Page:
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Mentoring and other valued components of counselor educator doctoral training: a Delphi study

Mentoring and other valued components of counselor educator doctoral training: a Delphi study PurposeCounselor educators graduating from accredited doctoral programs complete training in counseling, supervision, teaching, research, scholarship, leadership, and advocacy. The purpose of this paper is to investigate the valued components of doctoral degree training in counselor education among new graduates.Design/methodology/approachRecent graduates in full-time counselor education positions were surveyed using the Delphi method to determine which aspects of their doctoral training best prepared them for their current positions.FindingsThe participants valued or desired training in teaching, research, supervision, and potential mentorship.Research limitations/implicationsA serendipitous finding of the research was that mentorship, which was not a deliberate training feature, was highly valued by new counselor educators. Further research on which mentorship styles are best suited for counselor educator training is necessary. Continued training in teaching, research, and supervision is also necessary.Practical implicationsSome form of mentoring is desirable in counselor educator training programs to facilitate transition from year to year of doctoral study, as well as to assist transition from the role of student to faculty.Originality/valueA desire to be mentored by faculty, specifically for students in counselor education doctoral programs, is revealed. http://www.deepdyve.com/assets/images/DeepDyve-Logo-lg.png International Journal of Mentoring and Coaching in Education Emerald Publishing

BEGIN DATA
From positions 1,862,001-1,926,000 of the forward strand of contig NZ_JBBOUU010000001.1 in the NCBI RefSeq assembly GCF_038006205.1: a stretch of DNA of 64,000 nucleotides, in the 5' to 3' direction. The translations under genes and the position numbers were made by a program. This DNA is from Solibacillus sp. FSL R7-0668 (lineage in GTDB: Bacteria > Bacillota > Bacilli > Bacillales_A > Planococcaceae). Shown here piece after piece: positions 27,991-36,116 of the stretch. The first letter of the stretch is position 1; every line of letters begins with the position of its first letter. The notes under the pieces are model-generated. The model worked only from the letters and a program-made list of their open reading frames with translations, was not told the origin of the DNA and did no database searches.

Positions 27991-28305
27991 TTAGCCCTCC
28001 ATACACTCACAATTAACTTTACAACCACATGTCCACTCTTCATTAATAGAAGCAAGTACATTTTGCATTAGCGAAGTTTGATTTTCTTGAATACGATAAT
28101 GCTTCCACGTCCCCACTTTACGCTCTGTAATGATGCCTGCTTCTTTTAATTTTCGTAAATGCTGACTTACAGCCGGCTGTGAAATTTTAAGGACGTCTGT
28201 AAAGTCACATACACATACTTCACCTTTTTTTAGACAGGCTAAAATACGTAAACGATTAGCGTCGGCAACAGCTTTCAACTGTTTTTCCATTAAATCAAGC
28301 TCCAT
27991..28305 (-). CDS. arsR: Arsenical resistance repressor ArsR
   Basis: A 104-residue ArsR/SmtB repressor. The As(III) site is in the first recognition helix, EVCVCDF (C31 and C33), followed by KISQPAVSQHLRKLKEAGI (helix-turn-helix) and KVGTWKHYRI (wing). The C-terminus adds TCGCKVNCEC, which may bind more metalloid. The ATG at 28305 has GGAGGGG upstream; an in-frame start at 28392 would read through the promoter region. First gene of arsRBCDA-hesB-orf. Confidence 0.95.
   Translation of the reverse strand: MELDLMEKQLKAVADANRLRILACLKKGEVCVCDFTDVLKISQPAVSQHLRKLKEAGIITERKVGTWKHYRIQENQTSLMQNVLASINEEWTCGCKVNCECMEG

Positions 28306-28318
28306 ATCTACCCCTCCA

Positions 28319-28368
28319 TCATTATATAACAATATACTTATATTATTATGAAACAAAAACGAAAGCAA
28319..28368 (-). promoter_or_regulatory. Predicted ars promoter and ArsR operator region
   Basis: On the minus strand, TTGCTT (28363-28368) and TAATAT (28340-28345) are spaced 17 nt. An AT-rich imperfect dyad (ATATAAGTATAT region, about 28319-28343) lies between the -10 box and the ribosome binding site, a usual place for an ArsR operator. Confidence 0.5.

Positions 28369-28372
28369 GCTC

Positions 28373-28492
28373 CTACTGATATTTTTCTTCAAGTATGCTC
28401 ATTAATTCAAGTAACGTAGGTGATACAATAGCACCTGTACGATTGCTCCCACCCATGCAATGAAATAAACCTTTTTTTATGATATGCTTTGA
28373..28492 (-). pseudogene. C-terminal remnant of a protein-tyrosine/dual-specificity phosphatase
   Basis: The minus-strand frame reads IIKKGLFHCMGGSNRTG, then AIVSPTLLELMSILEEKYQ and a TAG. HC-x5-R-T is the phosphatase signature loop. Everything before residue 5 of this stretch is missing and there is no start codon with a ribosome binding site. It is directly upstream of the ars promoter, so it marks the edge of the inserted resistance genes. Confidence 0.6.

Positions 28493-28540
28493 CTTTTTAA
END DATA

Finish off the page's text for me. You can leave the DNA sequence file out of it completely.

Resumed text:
Mentoring and other valued components of counselor educator doctoral training: a Delphi study

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References (51)

Publisher
Emerald Publishing
Copyright
Copyright © Emerald Group Publishing Limited
ISSN
2046-6854
DOI
10.1108/IJMCE-09-2016-0064
Publisher site
See Article on Publisher Site

Abstract

PurposeCounselor educators graduating from accredited doctoral programs complete training in counseling, supervision, teaching, research, scholarship, leadership, and advocacy. The purpose of this paper is to investigate the valued components of doctoral degree training in counselor education among new graduates.Design/methodology/approachRecent graduates in full-time counselor education positions were surveyed using the Delphi method to determine which aspects of their doctoral training best prepared them for their current positions.FindingsThe participants valued or desired training in teaching, research, supervision, and potential mentorship.Research limitations/implicationsA serendipitous finding of the research was that mentorship, which was not a deliberate training feature, was highly valued by new counselor educators. Further research on which mentorship styles are best suited for counselor educator training is necessary. Continued training in teaching, research, and supervision is also necessary.Practical implicationsSome form of mentoring is desirable in counselor educator training programs to facilitate transition from year to year of doctoral study, as well as to assist transition from the role of student to faculty.Originality/valueA desire to be mentored by faculty, specifically for students in counselor education doctoral programs, is revealed.

Journal

International Journal of Mentoring and Coaching in EducationEmerald Publishing

Published: Jun 5, 2017

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